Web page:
Images credit & copyright: Daniel LaShomb.
On any given clear evening, while you’re facing west watching the sunset, take a moment to turn around and admire something I find just as beautiful; Earthshadow and the Belt of Venus or as I call it, “the tide of night rolling in.”
Let’s take a step back and unpack this a bit shall we? As the Sun sets below the horizon in the west it casts a shadow on Earth’s atmosphere and out into space to about 1,500,000 km (932,000 mi.). A shadow of what? The Earth itself! That’s correct; as the Sun breaks below the horizon, the shadow of our very planet can be seen cast across the opposite horizon (that’s the blue/purple part). Think of angles; as the Sun sets further, Earthshadow grows wider until it becomes the night itself. After all, that’s what night is; existence in Earth’s shadow. If you have an especially wide open horizon such as the beach, you can actually see the curvature of the Earth in its shadow. It’s visibly thin at one end, reaches its widest point at the center and tapers off again on the other side.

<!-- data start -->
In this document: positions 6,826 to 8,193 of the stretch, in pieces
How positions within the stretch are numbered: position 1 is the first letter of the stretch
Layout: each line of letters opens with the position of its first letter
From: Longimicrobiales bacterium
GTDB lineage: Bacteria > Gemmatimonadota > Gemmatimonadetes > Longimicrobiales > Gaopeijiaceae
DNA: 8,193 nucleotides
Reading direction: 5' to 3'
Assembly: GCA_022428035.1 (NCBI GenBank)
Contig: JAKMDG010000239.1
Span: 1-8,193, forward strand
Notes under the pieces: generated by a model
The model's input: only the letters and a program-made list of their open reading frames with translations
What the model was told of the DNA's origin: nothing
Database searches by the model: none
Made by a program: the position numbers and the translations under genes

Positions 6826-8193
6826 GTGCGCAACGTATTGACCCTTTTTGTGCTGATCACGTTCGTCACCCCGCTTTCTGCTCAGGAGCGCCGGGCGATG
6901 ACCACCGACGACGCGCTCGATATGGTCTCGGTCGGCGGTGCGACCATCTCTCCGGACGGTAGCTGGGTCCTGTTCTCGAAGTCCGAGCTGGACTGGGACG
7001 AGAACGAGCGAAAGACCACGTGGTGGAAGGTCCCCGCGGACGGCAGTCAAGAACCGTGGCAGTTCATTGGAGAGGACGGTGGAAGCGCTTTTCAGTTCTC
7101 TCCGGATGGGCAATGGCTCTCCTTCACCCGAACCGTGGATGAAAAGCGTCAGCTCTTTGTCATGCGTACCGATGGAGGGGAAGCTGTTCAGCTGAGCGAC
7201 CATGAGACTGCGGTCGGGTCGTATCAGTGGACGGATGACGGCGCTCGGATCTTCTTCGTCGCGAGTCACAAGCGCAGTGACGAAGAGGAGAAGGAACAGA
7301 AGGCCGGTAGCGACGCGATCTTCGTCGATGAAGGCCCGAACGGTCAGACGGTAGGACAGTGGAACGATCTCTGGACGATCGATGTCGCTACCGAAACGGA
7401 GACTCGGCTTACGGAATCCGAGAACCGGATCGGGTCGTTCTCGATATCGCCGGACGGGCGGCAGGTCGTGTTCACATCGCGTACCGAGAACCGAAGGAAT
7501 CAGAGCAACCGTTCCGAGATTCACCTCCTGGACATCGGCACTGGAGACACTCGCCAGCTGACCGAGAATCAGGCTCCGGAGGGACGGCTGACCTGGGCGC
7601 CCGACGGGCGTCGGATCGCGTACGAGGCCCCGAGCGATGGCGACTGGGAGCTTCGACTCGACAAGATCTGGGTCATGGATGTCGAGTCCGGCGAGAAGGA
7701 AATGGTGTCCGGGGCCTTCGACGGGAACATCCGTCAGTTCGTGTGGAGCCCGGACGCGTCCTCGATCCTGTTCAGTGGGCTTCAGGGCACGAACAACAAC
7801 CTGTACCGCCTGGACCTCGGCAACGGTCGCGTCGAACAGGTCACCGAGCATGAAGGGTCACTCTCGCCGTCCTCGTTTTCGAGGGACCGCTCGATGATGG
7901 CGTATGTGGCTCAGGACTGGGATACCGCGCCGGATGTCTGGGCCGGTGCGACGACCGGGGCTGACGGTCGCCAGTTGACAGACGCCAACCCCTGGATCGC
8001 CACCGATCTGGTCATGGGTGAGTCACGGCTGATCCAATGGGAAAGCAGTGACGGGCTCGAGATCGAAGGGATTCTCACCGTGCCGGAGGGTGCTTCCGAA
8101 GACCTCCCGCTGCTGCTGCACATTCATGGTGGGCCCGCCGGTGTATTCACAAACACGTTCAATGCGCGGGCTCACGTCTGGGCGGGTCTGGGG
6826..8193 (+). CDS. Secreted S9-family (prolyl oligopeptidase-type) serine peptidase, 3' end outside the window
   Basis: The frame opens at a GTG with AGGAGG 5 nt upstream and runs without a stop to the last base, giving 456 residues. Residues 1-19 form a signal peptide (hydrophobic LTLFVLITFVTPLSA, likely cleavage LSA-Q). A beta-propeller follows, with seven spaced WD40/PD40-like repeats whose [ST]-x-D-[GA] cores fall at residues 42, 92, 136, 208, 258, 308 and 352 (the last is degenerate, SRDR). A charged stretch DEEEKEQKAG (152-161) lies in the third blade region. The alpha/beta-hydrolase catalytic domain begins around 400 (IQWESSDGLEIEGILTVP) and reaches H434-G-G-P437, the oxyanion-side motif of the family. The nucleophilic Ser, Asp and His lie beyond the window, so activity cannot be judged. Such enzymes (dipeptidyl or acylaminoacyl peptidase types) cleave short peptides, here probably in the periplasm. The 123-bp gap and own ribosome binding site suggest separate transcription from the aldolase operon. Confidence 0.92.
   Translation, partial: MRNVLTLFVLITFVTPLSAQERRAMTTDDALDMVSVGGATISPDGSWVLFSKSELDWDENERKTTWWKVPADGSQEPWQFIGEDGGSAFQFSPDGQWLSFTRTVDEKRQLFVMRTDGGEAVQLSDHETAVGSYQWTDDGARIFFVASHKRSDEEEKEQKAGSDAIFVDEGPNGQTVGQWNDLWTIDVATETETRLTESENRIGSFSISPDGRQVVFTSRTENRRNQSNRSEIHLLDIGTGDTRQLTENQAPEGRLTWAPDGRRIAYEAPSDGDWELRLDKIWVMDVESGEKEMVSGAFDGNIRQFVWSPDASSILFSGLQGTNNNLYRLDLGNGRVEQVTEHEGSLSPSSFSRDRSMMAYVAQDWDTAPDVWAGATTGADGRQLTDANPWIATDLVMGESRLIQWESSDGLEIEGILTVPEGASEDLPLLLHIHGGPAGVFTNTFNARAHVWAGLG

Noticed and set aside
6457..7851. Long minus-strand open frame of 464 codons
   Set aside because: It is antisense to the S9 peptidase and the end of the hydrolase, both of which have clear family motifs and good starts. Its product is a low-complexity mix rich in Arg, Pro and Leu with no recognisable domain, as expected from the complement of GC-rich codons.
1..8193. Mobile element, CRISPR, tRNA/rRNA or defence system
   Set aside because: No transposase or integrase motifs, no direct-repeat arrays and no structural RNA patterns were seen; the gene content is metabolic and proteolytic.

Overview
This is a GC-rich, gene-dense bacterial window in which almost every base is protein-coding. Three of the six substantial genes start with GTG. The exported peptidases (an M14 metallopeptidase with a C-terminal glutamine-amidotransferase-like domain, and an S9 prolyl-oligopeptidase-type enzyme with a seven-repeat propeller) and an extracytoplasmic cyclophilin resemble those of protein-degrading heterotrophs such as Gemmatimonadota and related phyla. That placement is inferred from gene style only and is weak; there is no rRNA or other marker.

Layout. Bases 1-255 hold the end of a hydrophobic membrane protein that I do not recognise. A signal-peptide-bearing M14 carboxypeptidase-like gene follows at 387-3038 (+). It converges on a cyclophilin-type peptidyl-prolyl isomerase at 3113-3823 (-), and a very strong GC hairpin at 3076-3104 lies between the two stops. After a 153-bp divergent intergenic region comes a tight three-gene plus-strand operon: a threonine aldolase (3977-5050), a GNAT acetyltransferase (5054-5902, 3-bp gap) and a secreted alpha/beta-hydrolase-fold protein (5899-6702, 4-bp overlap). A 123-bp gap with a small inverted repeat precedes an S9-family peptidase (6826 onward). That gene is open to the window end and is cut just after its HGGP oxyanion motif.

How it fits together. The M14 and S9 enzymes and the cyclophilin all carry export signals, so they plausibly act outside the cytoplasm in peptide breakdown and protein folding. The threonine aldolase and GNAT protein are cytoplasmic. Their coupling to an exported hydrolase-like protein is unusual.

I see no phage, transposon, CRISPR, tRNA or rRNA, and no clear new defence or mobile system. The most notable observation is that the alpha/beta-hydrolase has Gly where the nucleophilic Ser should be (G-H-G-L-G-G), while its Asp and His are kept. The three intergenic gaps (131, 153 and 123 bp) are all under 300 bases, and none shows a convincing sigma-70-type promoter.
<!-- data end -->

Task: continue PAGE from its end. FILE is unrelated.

The second part of this beautiful duo is the Belt of Venus and it’s the pinkish colored band that sits atop Earth’s shadow. It’s an antitwilight arch caused by sunset light being backscattered to the opposite horizon. As the Sun reaches the horizon it’s at its reddest and that light is illuminated in particles which encircles the entire horizon.
As I’m a night sky guy I’m biased but to be fair, just as Earthshadow and the Belt of Venus appear in the east as the Sun sets in the west, it also occurs in the west during sunrise in the east. The only difference is that when it appears in the evening Earthshadow gets wider as it brings night with it and when it appears in the morning it recedes as its being chased off by the Sun. Give it a look and see our planet’s shadow twice every day and if you want an extra treat; have a look the day before a full moon and watch the nearly full moon rise atop or within this beautiful phenomenon.